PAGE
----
Wednesday, December 25, 2013

Beware of Short Circuits!


Christmas Day (Mass At Night)

Picture: cc Michael

Sisters and brothers, have you ever experienced a short circuit? Even if you haven’t, I’m sure you know what a short circuit is. You know it’s what happens when the current in an electrical circuit is diverted in some way–takes a short cut so to speak–so that the full circuit cannot be completed. And then the lights, for example, won’t come on. The toaster or microwave won’t work. What’s worse, your appliances may actually get damaged. Sometimes even beyond repair. Which is why short circuits are a real nuisance. Something to be avoided. We all know that.

But perhaps what we don’t always remember is that electricity is not the only thing that can be short circuited. Can you think of anything else? How about relationships? Think, for example, of a classic love triangle. Handsome and eligible A falls in love with beautiful and equally eligible B. The feelings are mutual. The chemistry intense. The sparks fly. Well, at least at first. But then, along comes C. Who may or may not be handsome. Or beautiful. And maybe not all that eligible. But still, A or B end up falling for C. Upsetting the original relationship. Short circuiting the initial love connection between A and B. Possibly even causing hurt to one or both of them.

And, of course, if love can be short circuited, so can joy. We’re now, for example in the season for exchanging gifts. And it’s usually a joyful experience. But this joy can be short circuited too. For instance, people have given me some gift vouchers for Christmas. And receiving them is a joyful thing. But this joy isn’t quite complete until I buy something with those vouchers. And then actually make use of the things that I buy. What a waste it would be, if I were just to leave those vouchers in my drawer, and forget all about them. Until the expiry date has passed. In such a situation, the joy that the generous givers of those vouchers intended for me would be short circuited. And what a pity too. What a waste of a good gift!

Whether it’s electricity or love or joy, we need to beware of short circuits. We need to avoid them at all costs. I mention this only because I think our Mass readings on this Christmas Night are actually telling us the very same thing. Beware of short circuits!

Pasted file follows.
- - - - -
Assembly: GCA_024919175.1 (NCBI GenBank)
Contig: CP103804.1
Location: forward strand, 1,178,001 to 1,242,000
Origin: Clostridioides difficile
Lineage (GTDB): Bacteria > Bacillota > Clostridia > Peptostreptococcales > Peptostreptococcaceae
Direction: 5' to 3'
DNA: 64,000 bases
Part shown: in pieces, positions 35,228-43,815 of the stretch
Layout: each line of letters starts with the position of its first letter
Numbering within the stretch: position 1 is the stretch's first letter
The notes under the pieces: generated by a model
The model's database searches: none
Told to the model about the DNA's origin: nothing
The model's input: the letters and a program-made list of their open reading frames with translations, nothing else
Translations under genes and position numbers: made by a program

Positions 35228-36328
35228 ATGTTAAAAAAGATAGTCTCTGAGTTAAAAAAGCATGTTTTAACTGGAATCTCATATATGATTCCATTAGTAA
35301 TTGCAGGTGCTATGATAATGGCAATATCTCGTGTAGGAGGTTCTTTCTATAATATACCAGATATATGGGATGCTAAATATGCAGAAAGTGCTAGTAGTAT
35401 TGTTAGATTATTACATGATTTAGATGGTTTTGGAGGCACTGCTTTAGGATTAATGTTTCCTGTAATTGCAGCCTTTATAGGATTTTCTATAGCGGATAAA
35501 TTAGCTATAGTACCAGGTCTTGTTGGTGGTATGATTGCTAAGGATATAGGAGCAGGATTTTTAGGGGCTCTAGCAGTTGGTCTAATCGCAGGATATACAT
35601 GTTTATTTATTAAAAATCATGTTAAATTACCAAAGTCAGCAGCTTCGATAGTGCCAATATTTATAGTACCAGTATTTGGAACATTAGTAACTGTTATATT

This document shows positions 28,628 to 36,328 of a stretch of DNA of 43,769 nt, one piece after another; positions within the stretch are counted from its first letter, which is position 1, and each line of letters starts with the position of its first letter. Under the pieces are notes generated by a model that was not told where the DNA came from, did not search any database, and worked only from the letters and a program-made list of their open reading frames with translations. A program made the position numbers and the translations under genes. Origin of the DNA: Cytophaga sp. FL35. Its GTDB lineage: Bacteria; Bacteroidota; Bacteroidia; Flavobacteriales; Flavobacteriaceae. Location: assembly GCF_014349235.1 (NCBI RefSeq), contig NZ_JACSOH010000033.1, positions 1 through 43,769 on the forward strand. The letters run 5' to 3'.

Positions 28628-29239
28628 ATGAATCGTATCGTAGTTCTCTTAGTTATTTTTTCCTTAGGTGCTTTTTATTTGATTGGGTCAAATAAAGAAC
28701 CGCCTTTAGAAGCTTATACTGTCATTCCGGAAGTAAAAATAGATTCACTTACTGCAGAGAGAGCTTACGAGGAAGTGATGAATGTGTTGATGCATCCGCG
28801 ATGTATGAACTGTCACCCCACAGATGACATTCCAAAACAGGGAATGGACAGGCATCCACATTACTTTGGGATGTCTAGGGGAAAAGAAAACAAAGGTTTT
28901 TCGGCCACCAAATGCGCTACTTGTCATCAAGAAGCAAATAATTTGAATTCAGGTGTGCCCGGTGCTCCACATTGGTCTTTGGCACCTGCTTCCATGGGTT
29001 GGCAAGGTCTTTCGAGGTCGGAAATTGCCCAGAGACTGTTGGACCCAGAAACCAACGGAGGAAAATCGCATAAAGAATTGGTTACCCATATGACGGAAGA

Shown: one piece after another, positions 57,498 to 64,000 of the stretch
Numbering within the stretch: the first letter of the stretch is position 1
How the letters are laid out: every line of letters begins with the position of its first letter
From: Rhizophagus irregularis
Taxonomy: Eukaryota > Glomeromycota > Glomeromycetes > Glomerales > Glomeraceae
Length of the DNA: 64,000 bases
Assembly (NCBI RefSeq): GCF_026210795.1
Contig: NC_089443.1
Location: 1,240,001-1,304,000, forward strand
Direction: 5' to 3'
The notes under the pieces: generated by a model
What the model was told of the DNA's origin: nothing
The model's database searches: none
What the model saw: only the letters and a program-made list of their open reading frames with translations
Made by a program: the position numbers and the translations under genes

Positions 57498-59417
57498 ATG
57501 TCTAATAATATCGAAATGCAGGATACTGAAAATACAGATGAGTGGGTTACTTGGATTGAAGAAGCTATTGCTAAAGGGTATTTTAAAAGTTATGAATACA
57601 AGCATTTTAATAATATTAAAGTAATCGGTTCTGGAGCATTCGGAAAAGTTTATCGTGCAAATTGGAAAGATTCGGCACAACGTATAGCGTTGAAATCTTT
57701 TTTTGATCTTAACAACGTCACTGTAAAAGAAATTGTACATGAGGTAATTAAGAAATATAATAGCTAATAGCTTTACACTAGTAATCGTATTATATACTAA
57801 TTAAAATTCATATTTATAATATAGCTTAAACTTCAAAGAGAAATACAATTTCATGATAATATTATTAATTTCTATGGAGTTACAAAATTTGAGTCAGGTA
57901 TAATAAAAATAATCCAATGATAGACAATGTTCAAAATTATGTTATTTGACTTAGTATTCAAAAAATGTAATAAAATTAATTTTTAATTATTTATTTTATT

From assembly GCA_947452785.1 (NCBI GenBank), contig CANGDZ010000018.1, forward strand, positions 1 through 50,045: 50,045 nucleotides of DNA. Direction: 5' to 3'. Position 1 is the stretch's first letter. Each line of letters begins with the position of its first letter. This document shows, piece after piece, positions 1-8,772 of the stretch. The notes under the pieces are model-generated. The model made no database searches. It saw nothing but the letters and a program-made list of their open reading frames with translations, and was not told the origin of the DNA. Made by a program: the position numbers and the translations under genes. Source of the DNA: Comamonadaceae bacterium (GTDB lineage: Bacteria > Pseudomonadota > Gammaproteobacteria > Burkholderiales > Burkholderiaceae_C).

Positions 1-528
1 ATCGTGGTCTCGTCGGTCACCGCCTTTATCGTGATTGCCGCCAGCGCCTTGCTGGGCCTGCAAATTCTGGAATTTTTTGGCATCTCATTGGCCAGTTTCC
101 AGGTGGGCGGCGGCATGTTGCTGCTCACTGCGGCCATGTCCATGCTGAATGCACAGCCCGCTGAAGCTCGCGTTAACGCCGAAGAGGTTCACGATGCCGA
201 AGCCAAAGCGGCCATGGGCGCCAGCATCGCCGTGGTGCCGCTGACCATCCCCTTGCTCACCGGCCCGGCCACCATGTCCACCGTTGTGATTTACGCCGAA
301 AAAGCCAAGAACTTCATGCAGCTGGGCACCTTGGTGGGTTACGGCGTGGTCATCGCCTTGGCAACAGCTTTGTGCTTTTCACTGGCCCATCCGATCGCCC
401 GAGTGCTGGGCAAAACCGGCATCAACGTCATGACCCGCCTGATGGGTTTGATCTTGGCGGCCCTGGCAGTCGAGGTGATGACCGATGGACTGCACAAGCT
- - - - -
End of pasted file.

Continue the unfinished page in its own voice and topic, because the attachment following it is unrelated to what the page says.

As you’ve no doubt already noticed, both the first reading and the gospel announce the birth of a child. An extraordinary infant. A precious gift from God. A saviour sent to rescue God’s people from danger. To bring them justice and integrity. And peace that has no end. Scripture scholars don’t quite agree on the precise identity of the child mentioned in the first reading. But we Christians interpret both readings as referring to one and the same person. Jesus. Whose birth we celebrate tonight. He is the only One with the power to fulfill Isaiah’s prophecy completely. He is the greatest and most precious Gift from God to us. Which is why it’s fitting that, in the gospel, the news of his birth is proclaimed by the angels with great joy.

And yet, sisters brothers, we know far too well, that this Gift, this Peace, this Joy was not as well received as it should have been. This is true even as far back as the time of the prophet Isaiah. Our first reading tonight is taken from chapter 9. A little earlier, in chapter 7–the passage we heard on Sunday–Isaiah had proclaimed a similar prophecy to Ahaz, the king of Judah. Encouraging the king to ask God for a sign. But Ahaz had refused. Probably because he was afraid of losing his kingdom. Maybe even his own life. And, in choosing his own concerns over God’s gift, Ahaz failed to receive the joy that was being offered to him and his people. Out of fear and selfishness, the king short circuited God’s loving and merciful intentions for him.

In the gospel too, we see short circuits taking place. How else are we to understand the care taken by St. Luke to include, in his story, the little detail that when the time came for Jesus to be born, there was no room at the inn? The hotels were full. All available space had already been taken. Occupied by others who had arrived earlier. Or perhaps reserved by those deemed more important. And yet, who could have been earlier than the One who existed before Time ever began–the Eternal Word Made Flesh? And who could have been more important than the One who came to bring us life in all its fullness–the Saviour of the World? In any case, in the little town of Bethlehem, on Christmas night, hotels and hearts alike were simply too full to accommodate Christ the Lord. And, as a result, God’s precious Gift of Love could find no welcome there. The offer of heavenly peace and joy was short circuited by earthly pursuits.